Dec 06

Lunchbox Theatre’s radio play ‘It’s a Wonderful Life’ is quite wonderful

by Jenna Shummoogum · 0 comments

I have a confession to make. I have never seen It’s a Wonderful Life in its entirety. Sure, I’ve seen bits and pieces on tv, during the holidays, but I’ve never sat down and watched the whole thing which makes me a Wonderful Life newby. It makes Lunchbox Theatre’s live radio play of It’s a Wonderful Life adapted by Joe Landry, is all the more lovely, to someone who has never sat down and watched - or in this case heard - the full story. This play is a dramatized acoustic performance as it would be broadcasted on the radio. It’s an energetic, full telling of a classic story, that fills you with the spirit of the holiday.

The play opens to the host of the radio program Freddie Filmore (Kevin Rothery) who then introduces each actor and character: Jake Laurents (Devon Dubnyk) who plays George Bailey, Sally Applewhite (Arielle Rombough) as Mary Hatch, Lana Sherwood (Kathryn Fadum) who plays primarily Violet Bick and others, Harry Heywood (Andy Curtis) as Uncle Billy and others, and Edward Irvine (Connor Pritchard) as the studio assistant in charge of foley. Anton de Groot’s set design has microphones set up across the stage so that actors drop in and out of each microphone to play their character. They use props to muffle or amplify their voices and each take on different roles in creating foley.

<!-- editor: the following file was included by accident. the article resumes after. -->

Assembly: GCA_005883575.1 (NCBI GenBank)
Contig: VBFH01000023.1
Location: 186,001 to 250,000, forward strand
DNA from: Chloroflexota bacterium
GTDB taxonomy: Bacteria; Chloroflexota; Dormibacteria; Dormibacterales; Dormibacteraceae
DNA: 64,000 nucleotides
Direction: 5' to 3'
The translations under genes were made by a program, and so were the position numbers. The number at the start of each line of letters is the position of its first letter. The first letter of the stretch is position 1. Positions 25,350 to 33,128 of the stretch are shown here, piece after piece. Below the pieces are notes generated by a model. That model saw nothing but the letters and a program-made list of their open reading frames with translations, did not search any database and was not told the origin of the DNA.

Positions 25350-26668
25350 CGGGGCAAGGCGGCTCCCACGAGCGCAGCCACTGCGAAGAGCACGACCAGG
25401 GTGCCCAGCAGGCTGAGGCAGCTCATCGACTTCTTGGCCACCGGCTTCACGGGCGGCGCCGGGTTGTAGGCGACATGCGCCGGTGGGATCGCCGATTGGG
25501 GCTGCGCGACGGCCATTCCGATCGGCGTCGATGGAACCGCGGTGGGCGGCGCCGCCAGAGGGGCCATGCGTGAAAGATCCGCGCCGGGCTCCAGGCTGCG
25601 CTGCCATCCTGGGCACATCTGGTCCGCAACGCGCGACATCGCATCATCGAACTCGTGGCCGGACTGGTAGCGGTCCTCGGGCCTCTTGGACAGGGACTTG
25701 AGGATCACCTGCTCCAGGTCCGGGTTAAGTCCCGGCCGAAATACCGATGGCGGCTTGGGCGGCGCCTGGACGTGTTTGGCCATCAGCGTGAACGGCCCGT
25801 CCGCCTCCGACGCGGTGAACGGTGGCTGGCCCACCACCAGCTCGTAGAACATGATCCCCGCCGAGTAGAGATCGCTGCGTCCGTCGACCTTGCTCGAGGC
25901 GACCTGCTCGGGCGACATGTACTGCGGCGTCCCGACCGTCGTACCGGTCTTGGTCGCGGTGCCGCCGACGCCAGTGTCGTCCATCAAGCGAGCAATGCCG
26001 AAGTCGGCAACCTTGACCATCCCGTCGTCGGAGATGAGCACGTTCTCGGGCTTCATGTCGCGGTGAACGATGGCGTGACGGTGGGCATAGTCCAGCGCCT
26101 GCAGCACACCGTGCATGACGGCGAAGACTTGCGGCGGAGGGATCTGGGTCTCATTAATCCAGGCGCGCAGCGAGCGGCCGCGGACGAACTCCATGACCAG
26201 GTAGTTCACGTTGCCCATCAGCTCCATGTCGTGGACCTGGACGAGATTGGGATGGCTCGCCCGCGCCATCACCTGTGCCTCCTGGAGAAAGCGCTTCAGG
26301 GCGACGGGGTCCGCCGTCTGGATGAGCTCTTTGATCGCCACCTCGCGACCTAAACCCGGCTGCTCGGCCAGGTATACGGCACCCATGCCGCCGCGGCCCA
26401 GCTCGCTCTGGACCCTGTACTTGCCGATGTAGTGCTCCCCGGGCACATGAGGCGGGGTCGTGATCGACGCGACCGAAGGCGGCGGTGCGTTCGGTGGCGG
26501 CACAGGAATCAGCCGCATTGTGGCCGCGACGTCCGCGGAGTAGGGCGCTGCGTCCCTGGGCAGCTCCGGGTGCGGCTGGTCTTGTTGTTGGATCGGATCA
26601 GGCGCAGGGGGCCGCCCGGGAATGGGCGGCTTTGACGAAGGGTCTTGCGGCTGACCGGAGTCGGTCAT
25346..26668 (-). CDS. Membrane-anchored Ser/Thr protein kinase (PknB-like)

The process of creating the sounds for the radio are visually animated on their own. It’s fascinating to watch how each actor creates the needed sound, be it heels clicking together or popping bubble wrap slowly to sound like a fire cracking.

It’s the talent of the cast, performing primarily in sound but also for the audience that makes  It’s a Wonderful Life feel very much alive. Dubnyk is strong as George Bailey and projects his emotions into his voice. Rombough is equally as compelling as Mary. Curtis, playing several different characters, changes his voice distinctly for each, so there is never any confusion. Fadum’s voice and demeanour as George Bailey’s child are so endearing and Rothery is versatile as ever in his many roles. Director Craig Hall brings out the best of everyone and ensures that the production unfolds seamlessly.

All of the elements come together for a heartfelt telling of a story that - most of us - know very well. Lunchbox’s production is a great way to get into the holiday season.

Lunchbox Theatre’s presentation of It’s a Wonderful Life runs until December 21. More information is available online.

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